Anyone who owns a business or works for one should know about 2021’s changes in US employment law, including pandemic relief funding and increased minimum wages.

Along with dramatic changes in the global economy, the new year brought some significant new rules for businesses in the United States. If you’re a business owner you’re probably used to keeping track of regulations as they apply to your industry.

But these regulations are relevant to anyone who works for a business—that probably includes you. They affect the wages and overtime pay you’re entitled to earn and the medical leave you can request. It’s good to know your rights, especially where your paycheck is concerned.

Most notably, new regulations in 2021 respond to the ongoing COVID-19 pandemic—and the financial stress of the pandemic on small businesses—with another round of federal loans and grants. Several states updated their minimum wage and paid sick leave laws in the new year. And one older 2020 change deserves mention, since it provides small business owners with a lifeline if they face bankruptcy.

Unless stated otherwise, the regulations apply nationally to businesses across the United States.

The return of Paycheck Protection Program (PPP) loans

New Rules And Regulations For Businesses In 2021 - Paycheck Protection Program

The United States government finished out 2020 with the Continuing Appropriations Act of 2021, extending further financial relief to small businesses after the first round of PPP loans ran out in August. The Act includes over $284 billion earmarked for U.S. Small Business Association (SBA) loans.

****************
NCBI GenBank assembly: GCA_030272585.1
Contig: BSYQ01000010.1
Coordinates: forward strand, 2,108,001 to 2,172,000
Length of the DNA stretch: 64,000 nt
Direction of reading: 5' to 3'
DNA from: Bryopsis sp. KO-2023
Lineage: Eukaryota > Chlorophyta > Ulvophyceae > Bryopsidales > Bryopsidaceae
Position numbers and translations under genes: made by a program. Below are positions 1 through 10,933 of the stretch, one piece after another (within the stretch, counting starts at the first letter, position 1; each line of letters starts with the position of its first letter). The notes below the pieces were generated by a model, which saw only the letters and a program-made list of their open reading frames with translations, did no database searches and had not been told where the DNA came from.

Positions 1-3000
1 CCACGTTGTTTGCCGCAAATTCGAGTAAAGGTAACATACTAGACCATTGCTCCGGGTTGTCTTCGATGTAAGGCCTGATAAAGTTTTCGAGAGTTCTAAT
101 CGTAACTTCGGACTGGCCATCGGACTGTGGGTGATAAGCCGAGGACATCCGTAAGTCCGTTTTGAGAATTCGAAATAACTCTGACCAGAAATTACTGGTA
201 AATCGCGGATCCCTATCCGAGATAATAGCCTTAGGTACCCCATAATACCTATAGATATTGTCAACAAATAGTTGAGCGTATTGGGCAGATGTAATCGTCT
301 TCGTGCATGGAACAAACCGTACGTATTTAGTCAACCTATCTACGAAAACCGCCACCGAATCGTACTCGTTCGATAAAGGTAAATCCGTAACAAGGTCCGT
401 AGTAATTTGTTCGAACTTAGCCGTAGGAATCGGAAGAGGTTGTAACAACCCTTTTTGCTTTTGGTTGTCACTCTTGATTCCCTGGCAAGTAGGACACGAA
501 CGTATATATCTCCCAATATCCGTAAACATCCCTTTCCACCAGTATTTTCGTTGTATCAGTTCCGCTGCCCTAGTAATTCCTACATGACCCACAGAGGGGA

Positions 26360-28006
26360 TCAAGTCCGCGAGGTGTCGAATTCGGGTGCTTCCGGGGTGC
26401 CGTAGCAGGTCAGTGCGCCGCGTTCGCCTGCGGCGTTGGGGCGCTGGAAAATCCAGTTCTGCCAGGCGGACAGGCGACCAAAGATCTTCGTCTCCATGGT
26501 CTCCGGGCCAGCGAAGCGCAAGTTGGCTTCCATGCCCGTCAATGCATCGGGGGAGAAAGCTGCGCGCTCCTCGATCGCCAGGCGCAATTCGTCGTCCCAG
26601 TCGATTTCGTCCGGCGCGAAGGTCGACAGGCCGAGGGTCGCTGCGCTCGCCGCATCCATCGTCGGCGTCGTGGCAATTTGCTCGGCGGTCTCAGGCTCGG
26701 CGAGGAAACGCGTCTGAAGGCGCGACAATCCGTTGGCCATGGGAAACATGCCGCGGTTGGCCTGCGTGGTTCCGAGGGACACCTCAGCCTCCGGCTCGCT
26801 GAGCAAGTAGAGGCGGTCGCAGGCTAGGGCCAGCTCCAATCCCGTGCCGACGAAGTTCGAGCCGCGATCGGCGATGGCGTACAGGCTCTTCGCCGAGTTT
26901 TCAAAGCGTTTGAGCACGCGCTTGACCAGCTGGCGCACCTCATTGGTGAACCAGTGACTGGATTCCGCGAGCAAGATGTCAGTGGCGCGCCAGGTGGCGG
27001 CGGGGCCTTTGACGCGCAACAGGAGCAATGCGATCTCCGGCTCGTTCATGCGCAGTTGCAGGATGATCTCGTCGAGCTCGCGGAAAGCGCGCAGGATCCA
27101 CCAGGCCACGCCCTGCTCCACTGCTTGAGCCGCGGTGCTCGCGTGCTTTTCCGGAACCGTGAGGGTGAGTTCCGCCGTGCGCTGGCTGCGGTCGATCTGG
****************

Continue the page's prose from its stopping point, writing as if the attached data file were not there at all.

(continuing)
The basics

Business owners who already received a PPP loan, as well as first-time borrowers, are eligible to apply again for round two. As with the original loans, you can borrow up to 2.5x your average monthly payroll costs (up to the maximum amount) and apply for loan forgiveness.

The maximum loan amount is $2 million this time, scaled back from the $10 million maximum offered by earlier loans.

The details

Previous PPP recipients are eligible if their business has 300 or fewer employees and faced at least a 25% gross revenue decline in 2020. Funds are also set aside for very small businesses (those with 10 or fewer employees), certain self-employed workers and independent contractors, food service operations, and nonprofits, among other groups.

The new legislation increases the list of loan-funded expenses eligible for forgiveness — including perishable goods, technology, worker personal protective equipment, and other operating costs. Big basic expenses, like rent, utilities, and wages, remain forgivable.

Loan forgiveness

Because of the unique nature of PPP loans, which are designed to keep your business solvent, you don’t necessarily have to pay them back.

To qualify for forgiveness, businesses should spend at least 60% of their loan on payroll costs during a specific loan-forgiveness coverage time period—between 8 and 24 weeks (which can start and end whenever you choose).

At the end of this period, you’ll submit an official forgiveness application. Borrowers who needed smaller amounts of $150,000 or less can opt for a simpler single-page application to streamline the process.

How this affects business owners

A PPP loan can give your business a much-needed cash infusion, and if you went through the first round, you’ll have some insight into the (no doubt frustrating) process. Note that even if you received a first-round PPP loan you’re not guaranteed to qualify for the second round, though you can apply again.